Problem: Being too trusting is often associated with a sort of naïveté or foolishness—if you really understood the way the world works, you’d be looking out for number one. You don’t want to get played, be a sucker, fall prey to schemes or betrayal. None of the “smart” reality TV show contestants are here to make friends, right? Or at least, you know, the wily ones.
Science says trust is good for you, though, and it’s good for society. Previous research has shown that “generalized trust”—that is trusting other members of society generally, rather than trusting your friends or family specifically—is linked to better self-reported health and happiness. And “countries whose citizens place greater trust in one another have more efficient public institutions and experience higher rates of economic growth.” So notes a recent study published in PLOS One, which adds to the literature on the topic by looking at how generalized trust is related to intelligence.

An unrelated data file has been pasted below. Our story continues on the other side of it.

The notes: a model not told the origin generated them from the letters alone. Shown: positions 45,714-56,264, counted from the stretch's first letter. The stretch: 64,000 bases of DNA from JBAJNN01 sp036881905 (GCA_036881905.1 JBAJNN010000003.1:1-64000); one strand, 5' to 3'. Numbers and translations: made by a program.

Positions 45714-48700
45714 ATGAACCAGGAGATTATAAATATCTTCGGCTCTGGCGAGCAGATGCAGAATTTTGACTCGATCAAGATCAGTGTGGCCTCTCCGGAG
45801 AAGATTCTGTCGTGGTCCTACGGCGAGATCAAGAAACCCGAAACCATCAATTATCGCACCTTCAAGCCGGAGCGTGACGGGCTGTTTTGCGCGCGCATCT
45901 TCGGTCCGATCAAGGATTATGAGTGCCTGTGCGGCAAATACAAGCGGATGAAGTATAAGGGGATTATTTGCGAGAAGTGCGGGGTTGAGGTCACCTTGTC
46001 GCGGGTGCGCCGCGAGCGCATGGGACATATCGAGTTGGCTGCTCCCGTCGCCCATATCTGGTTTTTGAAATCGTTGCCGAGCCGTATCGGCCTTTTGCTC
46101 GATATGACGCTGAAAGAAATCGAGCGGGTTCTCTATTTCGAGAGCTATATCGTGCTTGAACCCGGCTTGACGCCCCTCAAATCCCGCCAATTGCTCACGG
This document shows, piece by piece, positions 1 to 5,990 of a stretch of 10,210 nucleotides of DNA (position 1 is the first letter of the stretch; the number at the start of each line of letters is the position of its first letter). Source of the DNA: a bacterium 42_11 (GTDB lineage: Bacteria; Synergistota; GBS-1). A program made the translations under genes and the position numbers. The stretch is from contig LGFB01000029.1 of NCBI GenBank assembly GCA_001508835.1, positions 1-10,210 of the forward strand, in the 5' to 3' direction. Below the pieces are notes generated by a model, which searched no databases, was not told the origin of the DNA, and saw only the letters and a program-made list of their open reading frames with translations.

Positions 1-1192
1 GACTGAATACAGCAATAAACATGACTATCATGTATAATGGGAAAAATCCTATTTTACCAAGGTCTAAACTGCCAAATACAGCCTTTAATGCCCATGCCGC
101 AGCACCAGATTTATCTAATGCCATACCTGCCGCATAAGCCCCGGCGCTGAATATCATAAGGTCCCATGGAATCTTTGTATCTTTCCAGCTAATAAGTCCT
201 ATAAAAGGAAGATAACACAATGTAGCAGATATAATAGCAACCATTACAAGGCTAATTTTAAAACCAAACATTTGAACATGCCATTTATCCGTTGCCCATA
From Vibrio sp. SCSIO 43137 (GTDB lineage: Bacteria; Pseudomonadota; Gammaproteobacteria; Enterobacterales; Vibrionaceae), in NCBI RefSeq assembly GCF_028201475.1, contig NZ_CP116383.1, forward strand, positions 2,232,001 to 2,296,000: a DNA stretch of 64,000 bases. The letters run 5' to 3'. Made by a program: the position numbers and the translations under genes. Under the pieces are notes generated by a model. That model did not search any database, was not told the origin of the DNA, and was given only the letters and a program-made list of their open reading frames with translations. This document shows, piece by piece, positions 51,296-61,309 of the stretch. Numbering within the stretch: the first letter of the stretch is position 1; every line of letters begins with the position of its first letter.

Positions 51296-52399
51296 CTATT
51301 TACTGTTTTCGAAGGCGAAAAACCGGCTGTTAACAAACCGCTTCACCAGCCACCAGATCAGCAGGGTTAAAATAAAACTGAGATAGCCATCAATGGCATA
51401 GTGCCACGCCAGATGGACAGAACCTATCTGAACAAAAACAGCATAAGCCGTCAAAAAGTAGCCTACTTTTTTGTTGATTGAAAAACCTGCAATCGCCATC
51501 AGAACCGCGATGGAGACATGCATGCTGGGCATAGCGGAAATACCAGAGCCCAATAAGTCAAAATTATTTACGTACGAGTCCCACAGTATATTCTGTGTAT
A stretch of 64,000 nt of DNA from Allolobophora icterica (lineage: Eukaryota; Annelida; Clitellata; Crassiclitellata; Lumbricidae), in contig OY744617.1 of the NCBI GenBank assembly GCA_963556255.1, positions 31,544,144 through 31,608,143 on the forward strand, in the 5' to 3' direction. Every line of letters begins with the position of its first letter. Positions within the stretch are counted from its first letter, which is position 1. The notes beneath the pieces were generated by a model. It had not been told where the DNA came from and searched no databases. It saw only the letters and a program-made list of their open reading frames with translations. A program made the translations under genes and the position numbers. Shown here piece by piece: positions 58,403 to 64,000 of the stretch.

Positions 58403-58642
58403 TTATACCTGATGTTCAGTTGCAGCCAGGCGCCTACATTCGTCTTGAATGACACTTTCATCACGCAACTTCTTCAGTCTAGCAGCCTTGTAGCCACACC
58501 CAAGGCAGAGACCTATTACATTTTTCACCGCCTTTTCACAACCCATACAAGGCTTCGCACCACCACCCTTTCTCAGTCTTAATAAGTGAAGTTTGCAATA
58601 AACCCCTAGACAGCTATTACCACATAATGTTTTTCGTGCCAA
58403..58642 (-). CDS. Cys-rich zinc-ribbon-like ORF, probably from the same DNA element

Methodology: Noah Carl and Francesco C. Billari of the University of Oxford analyzed data from the General Social Survey, a nationally representative U.S. public opinion survey administered every one to two years. Generalized trust was measured by the question, “Generally speaking, would you say that most people can be trusted or that you can’t be too careful in dealing with people?” To measure intelligence, they looked at participants’ scores on a 10-question vocabulary quiz (“Despite its brevity, the test has a correlation of 0.71 with…an IQ exam developed by the U.S. Military,” the study notes), as well as the interviewer’s assessments of how well participants understood the survey questions.